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Gold medal and prize money for Lund biologists

The Royal Physiographic Society of Lund will present awards to three Lund biologists at the society’s annual ceremony on 2 December.
Three buildings along a street.
The Royal Physiographic Society of Lund has its office in the old bank building (brown-red building) at Stortorget in central Lund. Photo: Jan Olsson

Lars Olof Björn has been awarded the Rosén Linnaeus Medal in Gold. Susanne Åkesson and Staffan Bensch share the Rosén Linnaeus Prize in Zoology and each receive SEK 560 000.

Ozone holes effect on plants

Lars Olof Björn is professor emeritus in Botany at the Department of Biology in Lund. In its citation, the society writes that Lars Olof Björn “has for many years been an internationally very well-known plant physiologist, above all for his ground-breaking work in photobiology and the effect of light on plants and plant cells.”

Lars Olof Björn was awarded a PhD in 1967 for his thesis The effect of light on the development of root plastids. He became a professor in 1972 and was elected to the Royal Swedish Academy of Sciences in 1981.

The citation particularly emphasises Lars Olof Björn’s many years of investigating ozone holes in the atmosphere and their effect on the world’s plants, as well as his considerable commitment to popular science.

Winner of the prestigious August Prize

Susanne Åkesson became professor of Evolutionary Ecology at Lund University in 2006. The same year she was elected a Fellow of the Royal Institute for Navigation in London. For ten years she was the coordinator of the Centre for Animal Movement Research at the Department of Biology in Lund. Three years ago, she was elected as a member of the class for biosciences at the Royal Swedish Academy of Sciences.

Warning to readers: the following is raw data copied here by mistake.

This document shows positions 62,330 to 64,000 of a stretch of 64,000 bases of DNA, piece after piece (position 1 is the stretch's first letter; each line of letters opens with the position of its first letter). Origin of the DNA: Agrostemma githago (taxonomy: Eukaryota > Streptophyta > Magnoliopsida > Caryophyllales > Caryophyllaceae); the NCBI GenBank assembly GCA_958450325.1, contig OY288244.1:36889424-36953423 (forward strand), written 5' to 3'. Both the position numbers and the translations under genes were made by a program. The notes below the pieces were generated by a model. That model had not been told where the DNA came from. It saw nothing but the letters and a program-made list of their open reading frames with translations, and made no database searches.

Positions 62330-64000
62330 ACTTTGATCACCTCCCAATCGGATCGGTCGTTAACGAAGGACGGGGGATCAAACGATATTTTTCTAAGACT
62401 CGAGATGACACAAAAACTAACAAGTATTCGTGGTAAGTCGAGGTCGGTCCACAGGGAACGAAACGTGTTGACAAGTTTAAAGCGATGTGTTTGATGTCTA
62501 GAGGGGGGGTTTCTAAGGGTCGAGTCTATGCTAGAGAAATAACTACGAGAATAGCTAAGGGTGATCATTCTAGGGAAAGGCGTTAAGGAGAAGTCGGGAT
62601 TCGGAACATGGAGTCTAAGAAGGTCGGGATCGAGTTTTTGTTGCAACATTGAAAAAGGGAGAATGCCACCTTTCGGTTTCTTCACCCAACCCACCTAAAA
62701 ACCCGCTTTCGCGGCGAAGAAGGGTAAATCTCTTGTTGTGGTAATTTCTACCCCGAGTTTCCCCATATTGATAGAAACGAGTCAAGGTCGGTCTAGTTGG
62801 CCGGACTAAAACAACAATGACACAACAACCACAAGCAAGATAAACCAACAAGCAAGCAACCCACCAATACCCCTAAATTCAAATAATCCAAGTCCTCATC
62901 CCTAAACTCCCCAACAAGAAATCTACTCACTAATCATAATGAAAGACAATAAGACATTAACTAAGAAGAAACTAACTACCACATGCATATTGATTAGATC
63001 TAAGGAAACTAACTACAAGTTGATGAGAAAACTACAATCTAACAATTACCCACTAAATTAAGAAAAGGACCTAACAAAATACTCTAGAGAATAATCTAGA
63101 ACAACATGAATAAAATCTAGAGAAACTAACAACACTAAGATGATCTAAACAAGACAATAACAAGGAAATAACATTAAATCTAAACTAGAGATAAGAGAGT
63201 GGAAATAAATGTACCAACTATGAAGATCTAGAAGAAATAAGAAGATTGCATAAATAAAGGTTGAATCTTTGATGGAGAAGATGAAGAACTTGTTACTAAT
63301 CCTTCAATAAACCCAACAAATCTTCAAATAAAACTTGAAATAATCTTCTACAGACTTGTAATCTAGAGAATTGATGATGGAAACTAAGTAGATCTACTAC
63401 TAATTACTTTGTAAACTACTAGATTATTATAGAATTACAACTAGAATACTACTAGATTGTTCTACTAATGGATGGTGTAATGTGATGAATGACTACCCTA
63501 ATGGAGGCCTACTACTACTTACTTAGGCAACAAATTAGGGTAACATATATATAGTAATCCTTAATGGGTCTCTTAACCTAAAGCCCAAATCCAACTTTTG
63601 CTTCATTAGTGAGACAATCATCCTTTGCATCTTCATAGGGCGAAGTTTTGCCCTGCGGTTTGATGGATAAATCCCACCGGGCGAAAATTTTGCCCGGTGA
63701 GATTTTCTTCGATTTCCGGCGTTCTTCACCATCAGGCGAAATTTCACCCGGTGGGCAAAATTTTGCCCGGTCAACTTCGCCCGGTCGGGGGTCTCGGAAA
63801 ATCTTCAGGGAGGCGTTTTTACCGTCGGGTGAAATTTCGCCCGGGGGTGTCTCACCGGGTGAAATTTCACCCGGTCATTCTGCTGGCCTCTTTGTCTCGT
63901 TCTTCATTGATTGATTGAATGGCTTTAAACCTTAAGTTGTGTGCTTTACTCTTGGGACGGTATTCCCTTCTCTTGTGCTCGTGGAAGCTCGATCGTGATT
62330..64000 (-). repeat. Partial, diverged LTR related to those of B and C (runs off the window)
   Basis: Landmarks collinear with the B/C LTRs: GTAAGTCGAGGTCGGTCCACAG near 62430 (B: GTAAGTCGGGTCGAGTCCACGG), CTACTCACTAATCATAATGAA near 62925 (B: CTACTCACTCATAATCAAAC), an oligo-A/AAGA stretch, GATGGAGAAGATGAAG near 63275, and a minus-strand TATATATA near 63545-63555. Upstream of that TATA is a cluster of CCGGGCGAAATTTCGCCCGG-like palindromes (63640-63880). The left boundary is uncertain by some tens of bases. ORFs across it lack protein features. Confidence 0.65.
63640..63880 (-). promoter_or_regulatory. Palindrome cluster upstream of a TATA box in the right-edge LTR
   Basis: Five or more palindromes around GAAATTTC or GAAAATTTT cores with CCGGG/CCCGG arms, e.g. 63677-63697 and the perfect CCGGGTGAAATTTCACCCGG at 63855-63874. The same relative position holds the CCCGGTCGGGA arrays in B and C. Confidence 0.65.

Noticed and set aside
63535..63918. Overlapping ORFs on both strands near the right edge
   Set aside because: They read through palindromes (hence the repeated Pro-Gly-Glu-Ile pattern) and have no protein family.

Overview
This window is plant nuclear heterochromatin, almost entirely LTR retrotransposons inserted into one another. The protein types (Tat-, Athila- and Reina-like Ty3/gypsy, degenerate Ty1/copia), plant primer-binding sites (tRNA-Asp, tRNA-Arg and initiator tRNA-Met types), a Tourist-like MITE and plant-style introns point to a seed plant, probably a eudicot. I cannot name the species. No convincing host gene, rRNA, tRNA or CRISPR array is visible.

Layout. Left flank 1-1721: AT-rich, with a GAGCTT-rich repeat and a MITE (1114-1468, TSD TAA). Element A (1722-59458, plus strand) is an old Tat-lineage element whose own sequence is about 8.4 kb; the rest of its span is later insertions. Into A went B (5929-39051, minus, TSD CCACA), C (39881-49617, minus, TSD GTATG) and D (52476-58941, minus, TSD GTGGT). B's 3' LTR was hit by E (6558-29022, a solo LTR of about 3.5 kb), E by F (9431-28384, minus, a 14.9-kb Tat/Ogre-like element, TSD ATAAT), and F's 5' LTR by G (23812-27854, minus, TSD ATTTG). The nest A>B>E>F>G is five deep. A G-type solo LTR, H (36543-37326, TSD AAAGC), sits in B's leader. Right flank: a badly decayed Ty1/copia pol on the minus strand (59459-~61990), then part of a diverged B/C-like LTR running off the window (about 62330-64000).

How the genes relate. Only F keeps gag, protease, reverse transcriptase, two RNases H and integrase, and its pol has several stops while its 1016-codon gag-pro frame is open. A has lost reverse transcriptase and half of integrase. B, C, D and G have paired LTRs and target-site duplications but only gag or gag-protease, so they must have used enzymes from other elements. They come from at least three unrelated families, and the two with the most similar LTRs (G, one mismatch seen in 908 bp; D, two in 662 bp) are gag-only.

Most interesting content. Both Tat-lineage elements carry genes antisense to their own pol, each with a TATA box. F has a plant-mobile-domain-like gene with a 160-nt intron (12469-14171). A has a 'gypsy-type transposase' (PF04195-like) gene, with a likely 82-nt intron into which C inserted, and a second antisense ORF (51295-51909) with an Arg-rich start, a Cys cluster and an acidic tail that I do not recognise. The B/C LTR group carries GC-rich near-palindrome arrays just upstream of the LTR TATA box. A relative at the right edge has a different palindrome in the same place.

In her research, Susanne Åkesson focuses on how animals move and navigate. The society’s citation states: “Åkesson’s research has been innovative and ground-breaking, with articles in top-ranked international journals and a considerable impact in the research community. Furthermore, her research has reached the general public in an exceptionally successful way”.

In 2009, Susanne Åkesson won the August Prize for non-fiction for her texts in the book “Att överleva dagen” (To Survive the Day).

Expert in avian malaria

Staffan Bensch became professor of Evolutionary Ecology in Lund in 2004. He received the Elliot Coues Award from the American Ornithological Society, a prize that is only awarded to researchers who have made an extraordinary contribution to ornithological research. In 2016, he was the co-winner of the Katma Award presented by the Cooper Ornithological Society in the USA for the most ground-breaking and significant article published in the period 2015–2016.

The society’s citation describes Staffan Bensch as a pioneer in molecular ecology in terms of the use of modern DNA methods in research.

“Bensch is a world-leading researcher, particularly within the research fields of avian malaria and the speciation of birds”, writes the society.

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